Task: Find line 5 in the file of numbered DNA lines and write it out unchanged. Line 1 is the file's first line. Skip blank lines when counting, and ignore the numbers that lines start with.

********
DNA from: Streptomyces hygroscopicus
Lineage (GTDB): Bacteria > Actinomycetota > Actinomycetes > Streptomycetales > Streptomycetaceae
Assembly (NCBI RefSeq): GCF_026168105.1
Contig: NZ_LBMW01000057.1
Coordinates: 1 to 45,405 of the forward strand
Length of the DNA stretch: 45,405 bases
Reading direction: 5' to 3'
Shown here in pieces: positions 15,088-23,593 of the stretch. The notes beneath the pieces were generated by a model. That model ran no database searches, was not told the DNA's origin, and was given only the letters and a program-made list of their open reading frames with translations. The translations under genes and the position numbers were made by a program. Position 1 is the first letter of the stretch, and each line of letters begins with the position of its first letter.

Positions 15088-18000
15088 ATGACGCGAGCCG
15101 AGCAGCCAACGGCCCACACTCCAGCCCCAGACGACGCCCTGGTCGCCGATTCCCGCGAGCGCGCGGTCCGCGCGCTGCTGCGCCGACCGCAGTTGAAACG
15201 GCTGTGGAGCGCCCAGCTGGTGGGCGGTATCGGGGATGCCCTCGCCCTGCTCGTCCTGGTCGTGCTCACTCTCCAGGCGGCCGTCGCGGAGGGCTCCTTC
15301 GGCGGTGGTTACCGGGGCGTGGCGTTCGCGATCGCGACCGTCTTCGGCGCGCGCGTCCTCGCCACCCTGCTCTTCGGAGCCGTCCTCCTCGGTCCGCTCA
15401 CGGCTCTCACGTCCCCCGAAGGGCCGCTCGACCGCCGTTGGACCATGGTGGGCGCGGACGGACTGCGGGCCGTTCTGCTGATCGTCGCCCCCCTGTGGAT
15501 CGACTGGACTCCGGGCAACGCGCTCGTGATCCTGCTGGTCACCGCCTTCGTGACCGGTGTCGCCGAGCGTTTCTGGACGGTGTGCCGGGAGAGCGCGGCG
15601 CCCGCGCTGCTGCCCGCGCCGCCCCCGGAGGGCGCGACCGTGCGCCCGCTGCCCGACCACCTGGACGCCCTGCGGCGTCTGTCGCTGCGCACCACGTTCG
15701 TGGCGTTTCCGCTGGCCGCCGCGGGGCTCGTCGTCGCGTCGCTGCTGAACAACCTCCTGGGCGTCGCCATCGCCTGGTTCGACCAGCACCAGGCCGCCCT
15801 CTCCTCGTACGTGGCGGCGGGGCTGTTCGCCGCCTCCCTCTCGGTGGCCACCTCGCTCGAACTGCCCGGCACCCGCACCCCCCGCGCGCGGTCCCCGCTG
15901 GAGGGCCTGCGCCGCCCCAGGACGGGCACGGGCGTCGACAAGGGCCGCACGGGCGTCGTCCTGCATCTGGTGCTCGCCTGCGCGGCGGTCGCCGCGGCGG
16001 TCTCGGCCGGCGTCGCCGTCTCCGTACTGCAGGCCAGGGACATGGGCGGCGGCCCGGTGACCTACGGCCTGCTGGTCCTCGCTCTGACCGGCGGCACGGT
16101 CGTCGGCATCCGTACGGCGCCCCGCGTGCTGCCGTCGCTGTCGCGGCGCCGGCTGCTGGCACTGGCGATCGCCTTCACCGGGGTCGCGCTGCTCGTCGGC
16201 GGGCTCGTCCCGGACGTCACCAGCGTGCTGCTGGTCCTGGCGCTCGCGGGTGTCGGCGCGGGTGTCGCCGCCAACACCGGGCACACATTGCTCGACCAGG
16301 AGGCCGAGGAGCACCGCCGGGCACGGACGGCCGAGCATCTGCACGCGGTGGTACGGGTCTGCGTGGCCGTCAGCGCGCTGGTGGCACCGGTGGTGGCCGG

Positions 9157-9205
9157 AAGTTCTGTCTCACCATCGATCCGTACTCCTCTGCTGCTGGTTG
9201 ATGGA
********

Coordinates: 1 to 45,405 of the forward strand